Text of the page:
What are some of the signs that they are in fact, getting ready to leave us? And Dr. Dressler surprised me with two very different answers than I expected. Let’s listen in.
Dr. Dressler, thanks for joining us today. We’re going to go back to the mailbag and here is a question that was sent in from Justin.
I thought it’d be really helpful for our listeners. The question is pretty simple, but it may have some interesting meanings for you: what do dogs do when they’re about to die?
>> Dr. Dressler: It’s a tricky question because there’s all sorts of different ways to die. And if we have to look at cancer, there’s all kinds of different ways to die with cancer as well.
So that’s a very tough one, but what I will say is the following: you want to look at, first of all, general signs of illness and the illness is going to be the thing, usually, that precedes the dying part. It’s really unusual for an animal or a human animal to have zero signs of illness and then die.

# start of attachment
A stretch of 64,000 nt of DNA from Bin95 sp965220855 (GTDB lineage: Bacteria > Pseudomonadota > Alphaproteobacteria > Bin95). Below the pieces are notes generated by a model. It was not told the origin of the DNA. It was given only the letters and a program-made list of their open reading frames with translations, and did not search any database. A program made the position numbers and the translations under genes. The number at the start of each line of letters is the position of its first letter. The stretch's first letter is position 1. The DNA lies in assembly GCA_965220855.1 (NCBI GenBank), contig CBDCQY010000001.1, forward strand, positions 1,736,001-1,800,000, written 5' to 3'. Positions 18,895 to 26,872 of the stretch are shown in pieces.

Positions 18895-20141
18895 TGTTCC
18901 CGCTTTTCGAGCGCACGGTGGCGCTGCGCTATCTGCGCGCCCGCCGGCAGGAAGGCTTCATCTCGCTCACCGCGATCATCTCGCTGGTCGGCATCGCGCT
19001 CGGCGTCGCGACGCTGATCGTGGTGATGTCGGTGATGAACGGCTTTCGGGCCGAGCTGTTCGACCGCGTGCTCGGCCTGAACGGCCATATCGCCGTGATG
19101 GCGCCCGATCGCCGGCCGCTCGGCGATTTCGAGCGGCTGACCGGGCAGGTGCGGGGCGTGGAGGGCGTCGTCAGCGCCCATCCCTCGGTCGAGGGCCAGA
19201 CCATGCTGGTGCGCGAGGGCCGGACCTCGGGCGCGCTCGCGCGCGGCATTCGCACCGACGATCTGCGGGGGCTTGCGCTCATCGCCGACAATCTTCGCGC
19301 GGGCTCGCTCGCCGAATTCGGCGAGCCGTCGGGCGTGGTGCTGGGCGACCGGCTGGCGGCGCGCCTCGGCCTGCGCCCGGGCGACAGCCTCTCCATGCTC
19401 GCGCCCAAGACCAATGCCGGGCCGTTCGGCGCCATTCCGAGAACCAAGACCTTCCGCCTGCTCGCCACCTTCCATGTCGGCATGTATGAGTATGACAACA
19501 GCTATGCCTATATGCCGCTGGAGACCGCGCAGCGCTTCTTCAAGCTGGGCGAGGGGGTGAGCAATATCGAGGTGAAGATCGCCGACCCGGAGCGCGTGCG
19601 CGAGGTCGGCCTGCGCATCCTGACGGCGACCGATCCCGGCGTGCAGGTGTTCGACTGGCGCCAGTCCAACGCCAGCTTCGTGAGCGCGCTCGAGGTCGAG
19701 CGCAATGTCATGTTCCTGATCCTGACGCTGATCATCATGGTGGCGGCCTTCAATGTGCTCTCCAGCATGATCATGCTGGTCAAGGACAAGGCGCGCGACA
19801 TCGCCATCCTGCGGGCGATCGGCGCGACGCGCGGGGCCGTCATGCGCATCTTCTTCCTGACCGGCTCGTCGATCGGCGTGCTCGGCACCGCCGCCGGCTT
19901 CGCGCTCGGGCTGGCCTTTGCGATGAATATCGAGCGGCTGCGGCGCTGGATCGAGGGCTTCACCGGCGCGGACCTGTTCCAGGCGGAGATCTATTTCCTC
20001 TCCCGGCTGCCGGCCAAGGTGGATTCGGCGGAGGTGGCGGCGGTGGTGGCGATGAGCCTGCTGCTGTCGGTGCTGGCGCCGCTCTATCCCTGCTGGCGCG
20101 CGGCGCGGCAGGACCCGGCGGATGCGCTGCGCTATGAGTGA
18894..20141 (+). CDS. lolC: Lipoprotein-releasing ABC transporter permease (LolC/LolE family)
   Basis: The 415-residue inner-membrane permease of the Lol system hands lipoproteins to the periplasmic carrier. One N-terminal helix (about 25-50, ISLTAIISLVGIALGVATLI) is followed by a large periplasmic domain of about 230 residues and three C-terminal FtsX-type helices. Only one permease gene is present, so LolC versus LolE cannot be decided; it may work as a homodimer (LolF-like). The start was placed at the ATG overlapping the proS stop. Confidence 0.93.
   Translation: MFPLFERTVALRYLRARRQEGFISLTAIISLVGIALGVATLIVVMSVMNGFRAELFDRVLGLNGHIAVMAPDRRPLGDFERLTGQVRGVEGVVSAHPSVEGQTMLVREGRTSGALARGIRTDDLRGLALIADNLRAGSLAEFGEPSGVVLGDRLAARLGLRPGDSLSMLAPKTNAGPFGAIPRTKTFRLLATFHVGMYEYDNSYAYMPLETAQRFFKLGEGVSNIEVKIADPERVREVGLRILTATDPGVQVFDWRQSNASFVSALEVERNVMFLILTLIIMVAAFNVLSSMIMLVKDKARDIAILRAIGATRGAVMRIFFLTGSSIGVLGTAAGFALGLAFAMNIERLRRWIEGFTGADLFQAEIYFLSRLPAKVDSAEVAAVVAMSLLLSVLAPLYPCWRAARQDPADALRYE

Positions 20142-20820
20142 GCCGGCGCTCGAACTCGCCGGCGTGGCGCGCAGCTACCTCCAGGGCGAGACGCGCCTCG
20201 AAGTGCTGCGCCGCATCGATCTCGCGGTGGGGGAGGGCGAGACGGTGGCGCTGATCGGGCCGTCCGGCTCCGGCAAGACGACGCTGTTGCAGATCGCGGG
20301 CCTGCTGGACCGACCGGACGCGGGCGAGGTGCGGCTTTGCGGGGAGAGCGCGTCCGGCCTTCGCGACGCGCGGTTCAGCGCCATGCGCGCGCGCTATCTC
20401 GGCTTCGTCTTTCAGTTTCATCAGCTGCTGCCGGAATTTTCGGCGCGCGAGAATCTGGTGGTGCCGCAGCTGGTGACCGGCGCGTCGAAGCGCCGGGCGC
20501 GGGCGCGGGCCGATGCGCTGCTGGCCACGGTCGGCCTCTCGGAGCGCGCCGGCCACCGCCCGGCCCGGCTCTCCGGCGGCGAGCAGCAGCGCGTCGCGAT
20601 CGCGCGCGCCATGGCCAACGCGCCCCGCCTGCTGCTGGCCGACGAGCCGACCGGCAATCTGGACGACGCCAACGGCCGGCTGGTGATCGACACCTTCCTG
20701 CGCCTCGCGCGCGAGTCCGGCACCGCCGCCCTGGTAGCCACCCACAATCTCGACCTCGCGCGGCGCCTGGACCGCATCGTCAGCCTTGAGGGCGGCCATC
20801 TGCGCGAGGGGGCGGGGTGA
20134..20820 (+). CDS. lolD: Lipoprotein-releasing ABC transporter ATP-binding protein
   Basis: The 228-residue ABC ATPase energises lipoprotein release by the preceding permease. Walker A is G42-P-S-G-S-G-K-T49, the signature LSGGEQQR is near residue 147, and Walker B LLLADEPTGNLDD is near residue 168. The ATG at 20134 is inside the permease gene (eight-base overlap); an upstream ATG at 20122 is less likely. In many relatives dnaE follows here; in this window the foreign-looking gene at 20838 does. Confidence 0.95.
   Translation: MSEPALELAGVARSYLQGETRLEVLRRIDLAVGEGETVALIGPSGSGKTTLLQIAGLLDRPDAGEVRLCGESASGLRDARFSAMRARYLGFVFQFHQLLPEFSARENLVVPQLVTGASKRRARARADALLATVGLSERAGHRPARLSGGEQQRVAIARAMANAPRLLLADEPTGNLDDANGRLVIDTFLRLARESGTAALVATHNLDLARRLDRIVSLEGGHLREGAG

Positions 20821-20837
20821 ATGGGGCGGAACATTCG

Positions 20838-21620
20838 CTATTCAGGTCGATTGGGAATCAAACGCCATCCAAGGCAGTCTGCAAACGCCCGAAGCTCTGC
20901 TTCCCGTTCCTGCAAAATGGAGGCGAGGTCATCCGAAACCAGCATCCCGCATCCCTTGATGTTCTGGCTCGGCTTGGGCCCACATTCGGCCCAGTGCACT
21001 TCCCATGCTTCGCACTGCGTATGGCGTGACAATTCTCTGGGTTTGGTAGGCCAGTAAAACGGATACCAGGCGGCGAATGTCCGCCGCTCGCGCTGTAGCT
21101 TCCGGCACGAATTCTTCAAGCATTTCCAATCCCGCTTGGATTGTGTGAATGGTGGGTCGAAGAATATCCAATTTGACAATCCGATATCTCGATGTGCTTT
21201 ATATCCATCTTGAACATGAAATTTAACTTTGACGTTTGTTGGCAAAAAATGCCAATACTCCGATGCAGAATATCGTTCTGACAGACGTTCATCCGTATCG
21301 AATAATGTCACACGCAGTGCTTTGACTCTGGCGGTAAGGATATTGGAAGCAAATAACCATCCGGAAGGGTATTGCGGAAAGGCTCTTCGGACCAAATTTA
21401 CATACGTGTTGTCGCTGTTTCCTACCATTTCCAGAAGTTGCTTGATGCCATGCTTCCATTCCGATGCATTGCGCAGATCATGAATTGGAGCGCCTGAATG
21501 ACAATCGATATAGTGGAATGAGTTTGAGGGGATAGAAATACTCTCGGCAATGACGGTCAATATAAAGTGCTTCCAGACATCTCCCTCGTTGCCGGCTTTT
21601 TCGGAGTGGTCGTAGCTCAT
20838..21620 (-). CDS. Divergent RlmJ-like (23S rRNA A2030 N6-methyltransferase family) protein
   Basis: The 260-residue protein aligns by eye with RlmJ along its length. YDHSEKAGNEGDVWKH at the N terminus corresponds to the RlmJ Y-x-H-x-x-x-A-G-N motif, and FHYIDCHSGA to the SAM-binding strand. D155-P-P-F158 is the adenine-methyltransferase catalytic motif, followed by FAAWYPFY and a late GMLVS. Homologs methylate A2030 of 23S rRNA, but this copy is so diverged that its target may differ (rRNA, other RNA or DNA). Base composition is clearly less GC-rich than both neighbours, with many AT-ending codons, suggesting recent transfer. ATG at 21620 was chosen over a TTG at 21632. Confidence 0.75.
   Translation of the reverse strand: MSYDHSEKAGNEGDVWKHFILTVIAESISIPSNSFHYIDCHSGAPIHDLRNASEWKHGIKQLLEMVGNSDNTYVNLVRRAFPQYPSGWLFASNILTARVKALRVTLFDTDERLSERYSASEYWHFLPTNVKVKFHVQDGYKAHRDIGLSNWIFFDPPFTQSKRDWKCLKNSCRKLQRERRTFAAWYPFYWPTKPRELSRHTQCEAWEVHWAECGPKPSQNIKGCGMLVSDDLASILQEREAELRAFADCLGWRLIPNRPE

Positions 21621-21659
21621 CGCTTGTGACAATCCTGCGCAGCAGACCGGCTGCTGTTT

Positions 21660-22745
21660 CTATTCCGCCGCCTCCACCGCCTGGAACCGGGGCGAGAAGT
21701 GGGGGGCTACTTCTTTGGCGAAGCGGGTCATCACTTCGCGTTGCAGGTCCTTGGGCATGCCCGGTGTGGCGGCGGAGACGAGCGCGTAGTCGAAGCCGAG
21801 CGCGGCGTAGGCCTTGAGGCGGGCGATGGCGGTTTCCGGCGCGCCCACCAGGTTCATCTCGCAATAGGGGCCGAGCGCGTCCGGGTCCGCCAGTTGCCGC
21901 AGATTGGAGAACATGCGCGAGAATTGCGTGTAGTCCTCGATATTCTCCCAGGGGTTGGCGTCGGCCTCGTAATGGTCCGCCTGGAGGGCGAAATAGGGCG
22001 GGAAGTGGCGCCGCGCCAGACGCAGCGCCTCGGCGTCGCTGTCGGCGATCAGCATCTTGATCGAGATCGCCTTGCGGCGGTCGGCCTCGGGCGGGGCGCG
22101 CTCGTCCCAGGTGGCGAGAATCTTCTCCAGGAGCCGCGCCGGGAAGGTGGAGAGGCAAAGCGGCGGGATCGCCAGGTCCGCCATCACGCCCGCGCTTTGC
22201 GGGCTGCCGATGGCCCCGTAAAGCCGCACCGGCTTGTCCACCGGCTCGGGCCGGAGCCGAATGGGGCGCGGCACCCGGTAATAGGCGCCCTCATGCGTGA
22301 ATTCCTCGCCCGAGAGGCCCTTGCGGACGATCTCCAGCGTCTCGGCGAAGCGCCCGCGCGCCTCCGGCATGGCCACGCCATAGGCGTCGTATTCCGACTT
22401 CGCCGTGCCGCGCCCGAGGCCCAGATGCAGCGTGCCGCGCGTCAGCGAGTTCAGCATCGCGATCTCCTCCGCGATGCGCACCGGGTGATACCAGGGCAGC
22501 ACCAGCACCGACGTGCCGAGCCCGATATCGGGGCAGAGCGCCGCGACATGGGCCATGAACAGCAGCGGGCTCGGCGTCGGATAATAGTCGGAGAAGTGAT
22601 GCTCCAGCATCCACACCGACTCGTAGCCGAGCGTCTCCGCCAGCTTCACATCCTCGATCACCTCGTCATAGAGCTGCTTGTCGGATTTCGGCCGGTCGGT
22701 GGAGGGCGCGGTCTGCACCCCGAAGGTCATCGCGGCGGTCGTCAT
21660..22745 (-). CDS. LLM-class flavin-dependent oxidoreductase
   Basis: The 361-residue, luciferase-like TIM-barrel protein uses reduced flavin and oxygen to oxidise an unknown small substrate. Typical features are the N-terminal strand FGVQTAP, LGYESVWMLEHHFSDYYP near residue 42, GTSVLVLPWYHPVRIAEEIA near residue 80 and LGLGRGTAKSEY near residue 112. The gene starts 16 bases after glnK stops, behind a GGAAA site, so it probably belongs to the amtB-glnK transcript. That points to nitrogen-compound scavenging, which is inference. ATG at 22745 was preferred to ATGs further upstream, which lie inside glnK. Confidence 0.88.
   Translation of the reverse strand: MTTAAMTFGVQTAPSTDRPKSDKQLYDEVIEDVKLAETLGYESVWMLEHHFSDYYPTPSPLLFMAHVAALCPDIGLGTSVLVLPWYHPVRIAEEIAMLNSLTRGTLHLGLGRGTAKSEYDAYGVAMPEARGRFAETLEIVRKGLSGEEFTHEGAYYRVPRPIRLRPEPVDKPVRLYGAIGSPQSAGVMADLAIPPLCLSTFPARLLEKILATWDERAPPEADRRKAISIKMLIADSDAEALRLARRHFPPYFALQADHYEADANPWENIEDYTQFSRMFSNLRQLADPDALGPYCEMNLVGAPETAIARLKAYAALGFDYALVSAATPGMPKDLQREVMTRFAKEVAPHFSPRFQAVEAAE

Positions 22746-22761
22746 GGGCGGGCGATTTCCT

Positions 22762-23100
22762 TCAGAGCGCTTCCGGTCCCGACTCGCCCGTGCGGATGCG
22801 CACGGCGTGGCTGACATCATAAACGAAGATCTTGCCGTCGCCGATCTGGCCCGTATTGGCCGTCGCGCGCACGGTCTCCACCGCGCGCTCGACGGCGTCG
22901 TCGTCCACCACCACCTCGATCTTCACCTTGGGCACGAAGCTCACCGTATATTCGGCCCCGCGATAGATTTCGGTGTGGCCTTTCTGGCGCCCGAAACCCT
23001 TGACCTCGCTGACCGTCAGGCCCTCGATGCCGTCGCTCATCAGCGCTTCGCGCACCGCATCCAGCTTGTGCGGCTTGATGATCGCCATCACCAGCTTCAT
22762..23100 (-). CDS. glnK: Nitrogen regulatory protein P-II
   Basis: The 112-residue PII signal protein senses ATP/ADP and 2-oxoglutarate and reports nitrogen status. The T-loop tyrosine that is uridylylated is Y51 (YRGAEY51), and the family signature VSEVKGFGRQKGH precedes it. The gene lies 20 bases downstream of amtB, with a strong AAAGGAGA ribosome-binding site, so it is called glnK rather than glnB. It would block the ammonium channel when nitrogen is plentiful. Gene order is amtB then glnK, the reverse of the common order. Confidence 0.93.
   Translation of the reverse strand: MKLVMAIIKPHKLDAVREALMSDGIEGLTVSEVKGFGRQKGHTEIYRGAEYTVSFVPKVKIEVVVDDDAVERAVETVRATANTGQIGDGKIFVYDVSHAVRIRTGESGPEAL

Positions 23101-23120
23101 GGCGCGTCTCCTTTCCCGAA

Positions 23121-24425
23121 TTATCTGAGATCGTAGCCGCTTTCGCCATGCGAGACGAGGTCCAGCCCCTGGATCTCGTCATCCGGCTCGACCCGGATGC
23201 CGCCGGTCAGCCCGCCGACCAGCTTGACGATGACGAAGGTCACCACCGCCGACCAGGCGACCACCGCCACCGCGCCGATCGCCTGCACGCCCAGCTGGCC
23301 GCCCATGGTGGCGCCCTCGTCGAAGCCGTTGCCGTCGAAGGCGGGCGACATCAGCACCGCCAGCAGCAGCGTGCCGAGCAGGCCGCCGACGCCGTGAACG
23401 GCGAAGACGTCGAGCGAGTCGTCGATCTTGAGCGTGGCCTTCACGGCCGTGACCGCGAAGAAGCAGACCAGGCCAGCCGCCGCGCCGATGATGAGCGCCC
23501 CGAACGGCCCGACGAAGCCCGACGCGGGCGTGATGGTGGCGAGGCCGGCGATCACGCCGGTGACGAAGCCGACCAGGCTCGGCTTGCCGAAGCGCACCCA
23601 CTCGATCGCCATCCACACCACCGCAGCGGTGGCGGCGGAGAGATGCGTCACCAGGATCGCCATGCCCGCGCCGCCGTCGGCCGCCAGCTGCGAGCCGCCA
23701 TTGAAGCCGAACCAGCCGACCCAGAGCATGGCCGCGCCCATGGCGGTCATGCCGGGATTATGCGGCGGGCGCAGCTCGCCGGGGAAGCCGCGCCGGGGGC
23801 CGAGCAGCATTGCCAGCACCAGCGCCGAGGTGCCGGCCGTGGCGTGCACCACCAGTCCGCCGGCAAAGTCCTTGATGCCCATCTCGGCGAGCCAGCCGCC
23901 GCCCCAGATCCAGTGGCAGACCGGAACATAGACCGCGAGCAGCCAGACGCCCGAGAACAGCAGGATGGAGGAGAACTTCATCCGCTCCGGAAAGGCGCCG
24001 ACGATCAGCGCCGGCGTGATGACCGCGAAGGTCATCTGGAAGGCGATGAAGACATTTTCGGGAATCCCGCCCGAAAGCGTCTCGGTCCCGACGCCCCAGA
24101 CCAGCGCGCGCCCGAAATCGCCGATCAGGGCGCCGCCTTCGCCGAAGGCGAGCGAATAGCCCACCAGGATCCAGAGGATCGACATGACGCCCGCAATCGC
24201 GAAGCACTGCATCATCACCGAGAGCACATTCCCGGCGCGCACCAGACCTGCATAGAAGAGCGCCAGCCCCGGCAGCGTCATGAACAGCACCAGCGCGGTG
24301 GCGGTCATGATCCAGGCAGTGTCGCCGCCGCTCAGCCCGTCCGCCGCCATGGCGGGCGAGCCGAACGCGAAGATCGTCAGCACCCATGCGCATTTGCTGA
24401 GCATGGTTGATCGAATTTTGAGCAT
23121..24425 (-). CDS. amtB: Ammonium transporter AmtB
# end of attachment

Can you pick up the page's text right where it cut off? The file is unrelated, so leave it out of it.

That’s the minority of the time. It does happen. You can have sudden cardiac events, you can have strokes, you can have infarcts, you know, things like that do happen. But again, that’s the exception and not the rule. So first of all, we have to say, okay, well, what are some common signs of illness that my dog is sick, whether it’s cancer or some other type of syndrome.
And so we’re looking for coughing or sneezing or vomiting or diarrhea or increases in thirst and increases in urination and a loss of appetite and a loss of energy level and a loss of a desire to do its normal things. So that’s your short list on signs of illness. There can also be physical discomfort perhaps as a piece of that, which is again, an whole other subject.